Networking propels academics and career fields because individuals share ideas. When two or more people participate in a conversation, share an event, or post their research and accomplishments, this communication contributes to a giant hat of ideas that you can pull out and use. To offer a better perspective on how networking has contributed to innovation, I conducted informational interviews to understand why my network thinks communication is important. Sharing some of these responses, I heard “effective communication is a survival skill,” “If you are a good talker, it is easier to get a job,” and “Have you ever read the book, We need to Talk, I can give you my copy.” All these responses show that as college students, building your network offers the opportunity to build upon what we know. I used others' ideas and perspectives to capture why your college networking experience is necessary.
Now you will take this knowledge, store it, and convert it into tangible information. Sharing ideas in your network thus becomes a driving force in your field because hearing others' ideas offers a unique perspective that inspires our ideas. These perspectives enhance how we see the world at large and how we can innovate.
In networking, we can only introduce more perspectives if we broaden our network. Being on a college campus is the best way to build a diverse background because others know you are the future generation of professionals. As often as we may undermine this truth, those before us want to show us how to lead. Being susceptible to a broader network means you can begin building a large network with individuals from different backgrounds, different fields of study, and at different points in their careers. Networking with various types of positions, especially those that are higher-up in their careers, can introduce you to wiser, more experienced professionals.
The opportunity to learn from their acquired wisdom and career advice will lead to your future growth for two reasons. First, these connections open up the possibility for mentorship opportunities and career development. Professional networking with someone in your field who you admire can lead to your mentor. Since many people in their careers had mentors who guided them, they are usually happy to return the favor. From your mentors, you can then develop a new skill or be empowered to pursue the next step in your career. For instance, a former professor shared that we were part of the same academic genealogy, otherwise known as the academic family tree. This professor noticed we shared a former laboratory principal investigator (PI), so she reached out to help me get to the next step in my academic journey.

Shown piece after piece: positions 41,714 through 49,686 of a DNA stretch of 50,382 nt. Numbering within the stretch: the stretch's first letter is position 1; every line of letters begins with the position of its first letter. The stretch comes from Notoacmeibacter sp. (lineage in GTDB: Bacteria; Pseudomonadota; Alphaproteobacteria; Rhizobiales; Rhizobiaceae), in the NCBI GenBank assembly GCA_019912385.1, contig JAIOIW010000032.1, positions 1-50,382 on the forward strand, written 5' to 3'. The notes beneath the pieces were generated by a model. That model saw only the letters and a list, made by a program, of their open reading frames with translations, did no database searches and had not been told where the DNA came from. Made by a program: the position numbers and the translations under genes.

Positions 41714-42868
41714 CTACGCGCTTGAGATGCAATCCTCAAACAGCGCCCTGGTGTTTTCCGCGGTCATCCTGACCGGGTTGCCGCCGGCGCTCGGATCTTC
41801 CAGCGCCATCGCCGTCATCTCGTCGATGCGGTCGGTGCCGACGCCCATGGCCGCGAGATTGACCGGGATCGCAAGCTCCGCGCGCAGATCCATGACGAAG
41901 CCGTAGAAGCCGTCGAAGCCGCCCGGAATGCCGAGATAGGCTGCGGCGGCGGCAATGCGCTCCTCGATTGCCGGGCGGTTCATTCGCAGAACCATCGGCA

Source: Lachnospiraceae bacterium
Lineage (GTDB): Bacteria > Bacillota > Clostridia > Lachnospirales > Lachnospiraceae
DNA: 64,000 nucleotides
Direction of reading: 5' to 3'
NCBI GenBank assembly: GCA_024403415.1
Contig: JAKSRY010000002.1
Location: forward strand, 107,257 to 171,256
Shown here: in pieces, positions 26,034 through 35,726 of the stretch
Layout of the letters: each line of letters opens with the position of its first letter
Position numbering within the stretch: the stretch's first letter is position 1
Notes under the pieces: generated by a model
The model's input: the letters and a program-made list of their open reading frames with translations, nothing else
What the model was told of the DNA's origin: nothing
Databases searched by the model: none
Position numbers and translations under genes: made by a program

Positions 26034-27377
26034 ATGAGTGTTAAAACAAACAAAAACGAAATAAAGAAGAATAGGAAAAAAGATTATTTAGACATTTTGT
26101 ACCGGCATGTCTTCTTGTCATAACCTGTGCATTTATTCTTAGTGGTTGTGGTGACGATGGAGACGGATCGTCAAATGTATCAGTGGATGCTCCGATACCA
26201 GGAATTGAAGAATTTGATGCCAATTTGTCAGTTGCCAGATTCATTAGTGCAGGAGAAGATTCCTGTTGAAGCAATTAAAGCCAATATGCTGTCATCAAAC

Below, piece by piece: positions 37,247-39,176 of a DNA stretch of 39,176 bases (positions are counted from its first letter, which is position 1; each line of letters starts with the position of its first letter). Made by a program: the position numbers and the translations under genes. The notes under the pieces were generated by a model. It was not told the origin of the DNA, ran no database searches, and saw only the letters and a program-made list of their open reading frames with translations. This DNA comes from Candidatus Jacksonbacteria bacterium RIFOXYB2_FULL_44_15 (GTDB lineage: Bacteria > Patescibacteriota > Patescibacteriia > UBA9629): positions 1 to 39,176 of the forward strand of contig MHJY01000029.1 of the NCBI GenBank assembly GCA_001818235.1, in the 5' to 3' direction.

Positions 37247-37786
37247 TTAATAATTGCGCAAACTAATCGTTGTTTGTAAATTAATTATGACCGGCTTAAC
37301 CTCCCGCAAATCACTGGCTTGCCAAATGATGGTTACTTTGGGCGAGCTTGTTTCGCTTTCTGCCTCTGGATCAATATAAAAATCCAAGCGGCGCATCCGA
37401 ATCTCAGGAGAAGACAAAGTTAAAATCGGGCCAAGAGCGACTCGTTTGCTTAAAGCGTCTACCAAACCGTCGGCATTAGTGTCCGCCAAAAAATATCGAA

Secondly, knowing people from various professional levels can expose you to a broader selection of job opportunities. By developing a relationship with someone, you may be able to leverage their connections for your next job. All it takes is looking for the next open opportunity and asking for a referral to take the first step forward in advancing your career.
🔬 Learn: How to Find a Mentor
Advancing your career through networking inherently boosts your professional development skills. In college, there are plenty of opportunities to practice your networking skills through networking industry nights, with your professors, or other students in your class. Be bold and initiate interaction among your peers. Developing new relationships with other professionals helps you foster your professional capabilities because it requires initiative.
The more you facilitate these interactions, the easier networking becomes because you are developing social skills. Furthermore, forming multiple relationships can lead to business relations, which strengthen society over time as cross-collaboration grows and is encouraged. For college students, these relationships mean everything and can help in the future if you or the other party need help.
When you know you are going to attend a networking event, always prepare yourself. You want to prepare your elevator speech, bring a pen (you might need it), business cards, a plan on how you will maximize your meetings, and another co-worker, friend, or colleague. When you begin making your way through each potential connection, introduce yourself with your elevator pitch. Allow them to introduce themselves and start engaging in the conversation. You might ask questions or ask for advice, but you really cannot go wrong with inviting conversation. Keep in mind, however, that each discussion should last no longer than 30 minutes, you want to leave feeling like you need to connect again.
Before moving to your next connection, try asking for a business card, LinkedIn connection, email, or another form of contact information. This tip is an important part of forming a connection because you want to keep in contact. As the saying goes, “it is better to receive a business card than to give one.” As for the pen and the plan, these are intended to take jotted notes about who you spoke to and what you spoke about. These notes are meant to help you remember who you met and information about the conversation. When you reach out to them virtually, start by using these notes to remind them of the conversation you had and then pick back up where you left off.
🔬Learn About: The Value of a LinkedIn Profile
After welcoming a new connection, you want to keep these newly formed relations. LinkedIn offers many avenues that you can use, including keeping your connections up to date with your career by posting your accomplishments and milestones. If you do not have LinkedIn, you can personalize this relationship and send emails to those who you want to keep informed about your career progress.
No matter which way you choose to stay in touch, sending your connections up-to-date messages about your career and checking in on them always helps make them feel good. For example, if you meet a recruiting manager for a position you know you want, you might take little steps to become qualified during your college career. With every smaller goal you attain, keep the recruiter informed. Then when you are prepared let them know you are now qualified for the position. These small updates over time will help develop a trusting relationship, which in turn can result in your next position.
Have fun networking and remember your network is power.